Stewart On Crafting 'The Master Builder'By Caillan
June 6, 2003 - 10:48 AM
After what may appear to be a long absence from the theatre taking part in sci-fi adventures such as Star Trek: Nemesis and X-Men 2, Patrick Stewart (Jean-Luc Picard) has returned to the stage in The Master Builder — but according to the actor, he never really stopped treading the boards.
"I've actually never been away from the stage," Stewart told Nicola Heywood-Thomas of BBC Radio Wales. "I just haven't been doing it in London." The actor told the BBC's listeners he had been theatrically active in the United States, appearing in four Broadway shows, including Arthur Miller's The Ride Down Mt. Morgan.
"I've actually been pretty busy with my stage work, it just doesn't get noticed much over here," he said. "What does get noticed is Star Trek and X-Men and so forth. Nevertheless, it is wonderful to be back on the English stage."
The Master Builder has been touring England since May, with performances in Malvern, Bath and Guilford. On June 12 the play reaches West End's Albery Theatre, where it will run until August 16. "I haven't done a play in London for 16 years, and this is actually my West End debut, believe it or not," Stewart said.
Stewart noted that the play also marks the West End debut of his fellow leading actors, BAFTA-nominee Sue Johnston (The Royle Family), who he described as "terrific", and Lisa Dillon, who graduated from the Royal Academy of Dramatic Art in 2002. "We're a little triumvirate of first-timers," Stewart said.
The play also has another Star Trek connection in the form of Nemesis scribe John Logan. Stewart praised Logan for his adaptation of the original piece. "It's got some fantastic language. We have a new adaptation by a very brilliant man who started life as a playwright, and is now one of the most successful screenwriters in Hollywood, John Logan."
In The Master Builder, written in 1892 by Henrik Ibsen, Stewart plays the title character, Halvard Solness. "He is a very successful builder, he calls himself a master builder," the actor said. "In the play he says he's not an architect, because he's never qualified, never trained to be an architect."
Solness is approaching the end of his career and is worried about being surpassed by a younger generation of architects. "He has various concerns which are truly undermining him when the play begins — he's really about to disintegrate under the pressures of his fears and doubts."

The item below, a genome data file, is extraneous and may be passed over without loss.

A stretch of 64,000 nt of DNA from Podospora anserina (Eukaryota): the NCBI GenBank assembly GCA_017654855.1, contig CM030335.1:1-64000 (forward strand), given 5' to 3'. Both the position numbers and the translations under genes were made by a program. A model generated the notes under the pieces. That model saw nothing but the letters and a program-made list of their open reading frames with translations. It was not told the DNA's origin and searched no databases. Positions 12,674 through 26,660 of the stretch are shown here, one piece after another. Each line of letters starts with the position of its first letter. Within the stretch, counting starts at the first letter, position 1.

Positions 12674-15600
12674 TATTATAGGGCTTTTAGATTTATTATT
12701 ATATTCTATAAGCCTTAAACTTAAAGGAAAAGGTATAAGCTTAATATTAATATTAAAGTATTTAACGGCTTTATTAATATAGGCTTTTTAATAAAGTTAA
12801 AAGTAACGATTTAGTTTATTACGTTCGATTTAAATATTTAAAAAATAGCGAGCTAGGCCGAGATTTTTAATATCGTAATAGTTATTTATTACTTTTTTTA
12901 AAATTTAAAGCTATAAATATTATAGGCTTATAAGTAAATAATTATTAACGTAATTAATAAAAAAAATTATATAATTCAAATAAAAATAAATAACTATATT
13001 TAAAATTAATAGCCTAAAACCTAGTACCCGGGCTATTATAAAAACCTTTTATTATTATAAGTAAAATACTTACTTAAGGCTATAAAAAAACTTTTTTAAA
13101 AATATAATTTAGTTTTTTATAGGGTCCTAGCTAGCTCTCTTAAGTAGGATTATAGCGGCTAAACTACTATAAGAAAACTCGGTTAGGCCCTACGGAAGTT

Matters become more complicated when a beautiful young woman whom Solness knew many years ago enters his life again. "She says he promised that in ten years time he would come carry her off," Stewart said, and as the play opens the woman returns to collect on the debt.
The Master Builder concentrates heavily on the relationship between Solness and the young woman, Hilde Wangel. "The play is a lot of duologues, primarily duologues between Halvard Solness, the master builder, and this young, beautiful woman who erupts with calamitous impact into his and his family's life."
Stewart said the public shouldn't be intimidated by The Master Builder simply because it's an Ibsen work. "The play's a much funnier play than people usually think Ibsen as being," he said, adding, "If you'd have talked to last night's audience, you would have found that they were finding things amusing and comical all the way through the play."
The actor also described the play as "very, very sexy": "Nobody takes any clothes off, there's actually minimal physical contact, it's all about what people say to one another and how they look at one another and how they imply, which is often, I think, a bit more sexy than going at it."
The Master Builder runs at the Yvonne Arnaud Theatre, Guildford, until tomorrow night, when it will then move to the West End, opening at the Albery Theatre on June 12. Further information is available at the Patrick Stewart Network.
The full 12-minute radio interview with Patrick Stewart, in which the actor talked further about The Master Builder, Star Trek and X-Men, can be downloaded in Real Media format from BBC Wales.